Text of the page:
They took control of the radio and newspaper. What we heard was what they wanted us to hear. Restrictions were set upon us: We could only go into certain restaurants; others forbade us. Walking in the park was out of the question. Our jobs and businesses were taken away and we were given a curfew. Everytime they passed, whether it be on the streets or in a train, we bowed to them for fear of the consequences.
I was afriad.
But at least I still had my home.
They moved us to the ghetto, separating us from the world. We were given poor and small housing, pushed and cramped together while they took away our few possessions. Each day people were shot in the streets, women died screaming, children were beaten to death and babies were smothered.
It was cruel.
But at least I still had my family.
Then the trains came, one after another. We were herded like cattle into the square, where we were sorted. My brothers, sisters, mother and father were all pushed to one side, and I to another. As we marched, they laughed and pointed to the thick black smoke billowing overhead.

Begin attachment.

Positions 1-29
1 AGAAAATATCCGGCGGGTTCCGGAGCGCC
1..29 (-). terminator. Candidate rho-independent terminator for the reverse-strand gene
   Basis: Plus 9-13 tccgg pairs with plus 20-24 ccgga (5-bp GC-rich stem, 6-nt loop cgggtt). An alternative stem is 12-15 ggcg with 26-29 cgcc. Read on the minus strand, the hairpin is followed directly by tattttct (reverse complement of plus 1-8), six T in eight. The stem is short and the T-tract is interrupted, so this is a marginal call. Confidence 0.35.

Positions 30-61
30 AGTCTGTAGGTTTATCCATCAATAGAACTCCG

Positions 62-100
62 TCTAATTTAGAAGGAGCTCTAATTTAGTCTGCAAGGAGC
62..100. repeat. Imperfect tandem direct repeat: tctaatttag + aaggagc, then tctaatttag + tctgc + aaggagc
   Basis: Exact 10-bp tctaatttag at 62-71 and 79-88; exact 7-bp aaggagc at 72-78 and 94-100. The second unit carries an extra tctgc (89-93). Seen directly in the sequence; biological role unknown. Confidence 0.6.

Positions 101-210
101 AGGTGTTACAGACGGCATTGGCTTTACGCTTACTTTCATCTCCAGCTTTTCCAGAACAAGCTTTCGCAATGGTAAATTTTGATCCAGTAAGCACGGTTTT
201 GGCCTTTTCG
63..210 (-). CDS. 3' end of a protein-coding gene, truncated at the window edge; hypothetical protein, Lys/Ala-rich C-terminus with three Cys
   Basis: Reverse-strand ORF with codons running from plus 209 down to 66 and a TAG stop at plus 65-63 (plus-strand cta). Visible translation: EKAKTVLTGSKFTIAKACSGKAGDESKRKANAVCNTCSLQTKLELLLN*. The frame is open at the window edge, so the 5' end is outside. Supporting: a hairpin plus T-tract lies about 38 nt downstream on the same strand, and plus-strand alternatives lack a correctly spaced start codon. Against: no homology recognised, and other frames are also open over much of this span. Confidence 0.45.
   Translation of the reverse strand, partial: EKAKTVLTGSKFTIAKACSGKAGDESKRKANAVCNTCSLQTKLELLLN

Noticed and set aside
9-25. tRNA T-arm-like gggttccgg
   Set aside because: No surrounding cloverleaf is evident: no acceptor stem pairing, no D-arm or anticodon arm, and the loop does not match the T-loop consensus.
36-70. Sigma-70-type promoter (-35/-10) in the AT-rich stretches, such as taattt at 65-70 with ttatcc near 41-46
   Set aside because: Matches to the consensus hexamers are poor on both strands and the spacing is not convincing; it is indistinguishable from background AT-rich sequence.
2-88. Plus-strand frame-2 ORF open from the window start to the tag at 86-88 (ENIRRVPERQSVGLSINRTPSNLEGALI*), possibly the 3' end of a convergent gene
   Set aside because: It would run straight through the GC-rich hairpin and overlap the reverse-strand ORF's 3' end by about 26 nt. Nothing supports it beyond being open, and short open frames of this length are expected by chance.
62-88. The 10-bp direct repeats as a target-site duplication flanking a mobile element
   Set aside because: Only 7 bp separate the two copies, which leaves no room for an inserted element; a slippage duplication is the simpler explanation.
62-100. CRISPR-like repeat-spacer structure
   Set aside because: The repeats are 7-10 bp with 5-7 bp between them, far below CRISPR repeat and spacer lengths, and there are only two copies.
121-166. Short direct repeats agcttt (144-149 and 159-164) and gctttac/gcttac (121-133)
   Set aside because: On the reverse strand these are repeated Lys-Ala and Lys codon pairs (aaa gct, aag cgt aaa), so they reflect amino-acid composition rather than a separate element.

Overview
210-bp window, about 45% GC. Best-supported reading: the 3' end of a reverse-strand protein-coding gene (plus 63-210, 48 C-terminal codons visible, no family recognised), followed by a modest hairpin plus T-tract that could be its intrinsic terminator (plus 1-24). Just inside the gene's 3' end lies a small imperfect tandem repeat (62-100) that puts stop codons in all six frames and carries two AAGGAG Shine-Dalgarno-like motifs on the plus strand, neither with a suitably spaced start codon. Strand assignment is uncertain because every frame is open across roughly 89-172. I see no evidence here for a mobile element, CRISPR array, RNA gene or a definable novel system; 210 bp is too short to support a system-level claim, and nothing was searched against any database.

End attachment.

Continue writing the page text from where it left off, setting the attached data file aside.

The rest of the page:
See where your family has gone?
I was lonely.
But at least I still had my pride.
We came to the concentration camp. They forced us to strip until we all stood naked. They shaved our heads and gave us impossible jobs and tasks, ridiculing us the entire way. To them we were no more than the dirt on which they walked.
It was hard.
But at least I still had my life.
But then they came and shot me.
So now what do I have?
= = =
This is just something I thought of while I was watching The Pianist...Such a haunting movie...
I've never written something "historical" before, so I'd really really REALLY (Really...You have no idea) appreciate it if you reviewed – Be honest!
And please excuse the spacing. I'm still not sure how to fix that.